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Saturday, March 28, 2009

Homily for the Fifth Sunday of Lent

In the passage from the Letter to the Hebrews that we just heard, we are presented with one of the great ironies of Christianity. The letter states that “when [Our Lord] was made perfect, He because the source of eternal salvation for all who obey Him.” (Heb. 5:9) So when did Our Lord become perfect? He became perfect when He gave up His life on the Cross. He was glorified when He hung on the Cross, the most painful and humiliating form of punishment the Roman Empire ever used. He became perfect when he glorified the Father's name through His sacrifice.

This is the great irony of Christianity. Those who are greatest in the Church are not those with the most money, the wealthiest in the Church. It's not those with the most power in the Church. It's not even those with the most authority in the Church. The greatest people in the Church, the ones we hold up as the examples to be followed, are the Saints, those men and women who humbled themselves and were willing to give of themselves for Christ. Those who are given as the highest examples for us to emulate, the martyrs, were willing to give up their lives for their faith in Christ. People who would use the Church as a vehicle for gaining power and authority are often quickly forgotten, brushed away as another unpleasant aspect in the Church's history.

This reversal of importance within the Church causes no end of confusion to those who are firmly entrenched in the world. They can't understand how Catholics can celebrate someone like Mother Teresa, who was very poor and humble. Someone might say, “Why is she so important? All she did was take care of a bunch of poor people. She didn't do anything that mattered.” They can't understand how we can respect and want to emulate someone like her, while refusing to listen to celebrities and politicians who have the power and prestige that the media grants them.

Those who are entrenched in the world can't see why we would shun wealth, power, and authority to live a humble life. They can't see that when we cling to this life to the exclusion of anything and anyone else, we lose in the long run. In fact, Our Lord tells us in our Gospel passage today who will have eternal life. “Whoever loves his life loses it, and whoever hates his life in this world will preserve it for eternal life.” (Jn 12:25)

As Christians, we are not to use this life it's own sake. We are not to hang on to our life in this world merely to get the most out of it, but we are to live the most out of this life for Christ's sake, for the sake of the Kingdom. We are to live for ourselves to grow closer to Him and to bring others with us through our living out the Gospel.

Jesus tells us that “whoever serves me must follow me, and where I am, there also will my servant be. The Father will honor whoever serves me.” (Jn 12:26) As Christians, we are called to follow Our Lord's example. Our Lord went around preaching the Gospel, lifting up those who were lowly, those who sick; who were poor and downtrodden; who were looked down upon by the culture. He lifted them up, and brought them to the Kingdom.

That's what we're called to do as Christians. We're all called to follow that example, to humble ourselves and give of ourselves for the service of the Kingdom, to help spread the Good News of Christ throughout the world and to bring others to know and love Him. This Good News was given to us by Our Lord, and is why He died on the Cross. He tells us, “When I am lifted up from the earth, I will draw everyone to myself.” (Jn 12:32)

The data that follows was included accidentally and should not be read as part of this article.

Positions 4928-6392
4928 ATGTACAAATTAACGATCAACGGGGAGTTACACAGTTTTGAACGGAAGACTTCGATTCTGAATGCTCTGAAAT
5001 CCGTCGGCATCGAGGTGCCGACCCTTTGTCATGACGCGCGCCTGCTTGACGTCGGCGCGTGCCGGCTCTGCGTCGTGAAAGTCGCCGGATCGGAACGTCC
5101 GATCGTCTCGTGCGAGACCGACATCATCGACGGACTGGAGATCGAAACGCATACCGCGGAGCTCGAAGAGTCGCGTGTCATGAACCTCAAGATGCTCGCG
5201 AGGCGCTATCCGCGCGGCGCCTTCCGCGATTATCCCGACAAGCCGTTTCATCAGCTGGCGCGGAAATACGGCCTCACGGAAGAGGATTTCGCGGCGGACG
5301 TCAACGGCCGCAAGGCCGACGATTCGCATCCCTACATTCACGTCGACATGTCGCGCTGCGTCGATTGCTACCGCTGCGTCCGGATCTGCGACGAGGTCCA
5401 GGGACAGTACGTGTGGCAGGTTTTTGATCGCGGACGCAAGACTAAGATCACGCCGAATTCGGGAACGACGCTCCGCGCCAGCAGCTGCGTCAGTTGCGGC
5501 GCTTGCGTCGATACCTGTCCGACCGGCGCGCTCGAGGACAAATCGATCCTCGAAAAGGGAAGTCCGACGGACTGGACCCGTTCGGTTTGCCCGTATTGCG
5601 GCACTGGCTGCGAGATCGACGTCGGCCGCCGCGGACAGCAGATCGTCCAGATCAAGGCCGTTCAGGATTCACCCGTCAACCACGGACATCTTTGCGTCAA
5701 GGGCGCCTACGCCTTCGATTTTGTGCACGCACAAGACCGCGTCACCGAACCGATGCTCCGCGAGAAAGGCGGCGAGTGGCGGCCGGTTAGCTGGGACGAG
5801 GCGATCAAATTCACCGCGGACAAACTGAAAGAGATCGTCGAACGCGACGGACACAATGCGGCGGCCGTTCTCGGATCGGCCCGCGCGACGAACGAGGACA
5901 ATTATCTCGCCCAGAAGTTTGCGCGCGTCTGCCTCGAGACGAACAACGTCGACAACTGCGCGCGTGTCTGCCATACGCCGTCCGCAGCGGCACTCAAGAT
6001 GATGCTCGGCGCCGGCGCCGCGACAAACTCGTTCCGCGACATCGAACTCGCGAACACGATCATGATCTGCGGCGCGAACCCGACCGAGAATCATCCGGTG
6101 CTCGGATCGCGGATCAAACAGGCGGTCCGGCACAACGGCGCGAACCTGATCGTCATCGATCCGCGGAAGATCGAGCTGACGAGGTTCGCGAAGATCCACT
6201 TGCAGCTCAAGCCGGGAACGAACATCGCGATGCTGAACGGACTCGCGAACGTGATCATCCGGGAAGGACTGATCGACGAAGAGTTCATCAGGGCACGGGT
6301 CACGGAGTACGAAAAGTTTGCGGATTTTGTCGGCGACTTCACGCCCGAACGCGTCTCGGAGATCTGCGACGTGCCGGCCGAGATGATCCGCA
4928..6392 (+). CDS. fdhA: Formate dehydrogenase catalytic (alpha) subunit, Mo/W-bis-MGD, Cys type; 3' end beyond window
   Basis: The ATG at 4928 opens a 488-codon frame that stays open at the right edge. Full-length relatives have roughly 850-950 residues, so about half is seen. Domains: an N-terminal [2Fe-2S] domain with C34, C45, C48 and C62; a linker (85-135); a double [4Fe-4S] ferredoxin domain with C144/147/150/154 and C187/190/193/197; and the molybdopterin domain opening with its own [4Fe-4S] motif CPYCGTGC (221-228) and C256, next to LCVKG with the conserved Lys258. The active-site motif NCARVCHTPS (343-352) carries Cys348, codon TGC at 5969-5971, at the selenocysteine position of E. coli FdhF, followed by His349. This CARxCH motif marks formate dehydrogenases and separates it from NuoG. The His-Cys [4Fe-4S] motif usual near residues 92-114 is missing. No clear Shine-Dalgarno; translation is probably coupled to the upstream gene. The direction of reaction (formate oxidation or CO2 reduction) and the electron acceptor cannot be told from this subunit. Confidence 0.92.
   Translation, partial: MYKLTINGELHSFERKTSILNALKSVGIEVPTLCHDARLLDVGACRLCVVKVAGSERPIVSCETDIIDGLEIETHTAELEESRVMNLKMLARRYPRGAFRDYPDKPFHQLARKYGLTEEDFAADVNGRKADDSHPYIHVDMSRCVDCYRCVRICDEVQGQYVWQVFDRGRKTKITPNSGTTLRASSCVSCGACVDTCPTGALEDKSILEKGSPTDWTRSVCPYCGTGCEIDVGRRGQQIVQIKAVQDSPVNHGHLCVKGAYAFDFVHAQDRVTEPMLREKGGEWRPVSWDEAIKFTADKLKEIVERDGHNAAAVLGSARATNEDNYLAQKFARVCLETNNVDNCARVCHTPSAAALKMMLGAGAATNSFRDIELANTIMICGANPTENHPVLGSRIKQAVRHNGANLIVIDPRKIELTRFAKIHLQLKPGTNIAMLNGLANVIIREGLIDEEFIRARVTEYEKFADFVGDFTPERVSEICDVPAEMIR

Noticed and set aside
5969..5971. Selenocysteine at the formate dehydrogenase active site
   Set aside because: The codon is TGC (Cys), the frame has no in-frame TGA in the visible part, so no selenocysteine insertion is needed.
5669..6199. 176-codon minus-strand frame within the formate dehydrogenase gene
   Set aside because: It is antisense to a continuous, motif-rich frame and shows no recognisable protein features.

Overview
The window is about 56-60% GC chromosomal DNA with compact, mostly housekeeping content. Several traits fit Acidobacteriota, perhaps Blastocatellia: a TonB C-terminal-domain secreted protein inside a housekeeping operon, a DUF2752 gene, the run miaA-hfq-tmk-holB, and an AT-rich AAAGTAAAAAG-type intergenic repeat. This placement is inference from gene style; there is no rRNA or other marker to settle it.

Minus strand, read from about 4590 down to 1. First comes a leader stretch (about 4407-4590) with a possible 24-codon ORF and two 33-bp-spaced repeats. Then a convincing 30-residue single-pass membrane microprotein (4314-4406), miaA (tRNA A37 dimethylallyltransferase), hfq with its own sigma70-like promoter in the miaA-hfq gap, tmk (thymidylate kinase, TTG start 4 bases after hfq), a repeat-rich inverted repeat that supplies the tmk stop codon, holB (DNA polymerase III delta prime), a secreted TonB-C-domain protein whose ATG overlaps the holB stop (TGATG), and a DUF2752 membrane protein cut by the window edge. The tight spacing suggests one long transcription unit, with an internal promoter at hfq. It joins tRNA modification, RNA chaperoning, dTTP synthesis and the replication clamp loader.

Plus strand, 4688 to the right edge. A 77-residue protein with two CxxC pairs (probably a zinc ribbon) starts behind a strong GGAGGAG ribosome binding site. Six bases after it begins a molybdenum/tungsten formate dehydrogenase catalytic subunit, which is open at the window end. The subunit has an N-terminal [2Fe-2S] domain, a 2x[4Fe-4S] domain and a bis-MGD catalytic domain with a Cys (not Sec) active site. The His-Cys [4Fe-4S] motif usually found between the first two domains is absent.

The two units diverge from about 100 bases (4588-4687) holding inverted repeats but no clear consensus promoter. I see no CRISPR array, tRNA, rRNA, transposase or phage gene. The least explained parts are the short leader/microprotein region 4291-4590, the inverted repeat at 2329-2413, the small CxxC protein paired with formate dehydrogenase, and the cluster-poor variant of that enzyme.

Jesus suffered and died so that we might gain eternal life. May we live that message, and bring others into His Kingdom.

Sunday, March 22, 2009

Homily for the Fourth Sunday in Lent

Throughout the history of the Old Testament, the Israelite nation kept falling into a regular pattern caused by sin. First, they fall into sin and ignore the warnings of the prophets sent by God to turn away from those sins. In the case we heard this morning, the people of Judah were falling away from the worship of God the Father and were instead turning towards the false gods of those tribes that surrounded them, including offering sacrifices to those false gods within the temple in Jerusalem. God regularly sent prophets to warn the people against worship of false gods, but the prophets were mocked or ignored, and the people continued their false worship.

Because the people were continuing their worship of false gods, punishment, the second stage of the cycle of sin, comes upon them. Judah is conquered by the Babylonians, who take many Jews into captivity and disperse them throughout the Babylonian Empire. Now, God's promised people are no longer within the Promised Land, but are forced to live within a foreign nation.

Finally, after many years, this exile from the Promised Land leads the Jews to repent of their sins, the third stage in this cycle. They express sorrow for their sins and God forgives them, allowing them to return to the Promised Land once again and rebuild the temple which was destroyed by the Babylonians. They're back in right relationship with God until the next cycle of sin starts up again.

While God permitted this cycle of sin to work within the people of Israel, it wasn't His plan for His people. Instead, He wants all of humanity to be in union with Him throughout all eternity, and doesn't want sin to get between us and Him, so He sent His Son to die for our sins. Sin leads to condemnation, but Our Lord's death on the Cross put an end to the condemnation and opened the gates of Heaven to us. Just as the Israelites were healed from the poisonous bite of snakes by looking at the bronze serpent that Moses raised up in the desert, Our Lord's death on the Cross heals us from the poisonous bite of sin in our lives. He broke the cycle that sin holds on our lives, and now we can receive the eternal life that has been promised to us.

St. Paul makes it clear that we do not receive this salvation because we're “good people”, because we are sinful people in need of redemption. Salvation is not something that we can work towards as if it was a promotion or pay raise that we might receive at a job for working hard. Instead, St. Paul tells us “by grace you have been saved through faith, and this is not from you; it is the gift of God”. (Eph. 2:8) In the Catechism of the Catholic Church, faith is defined as, “[belief] in God and [belief in] all that He has said and revealed to us, and that Holy Church proposes for our belief, because He is truth itself.” (CCC 1814) This faith is a gift from God, and we need to be open to that gift.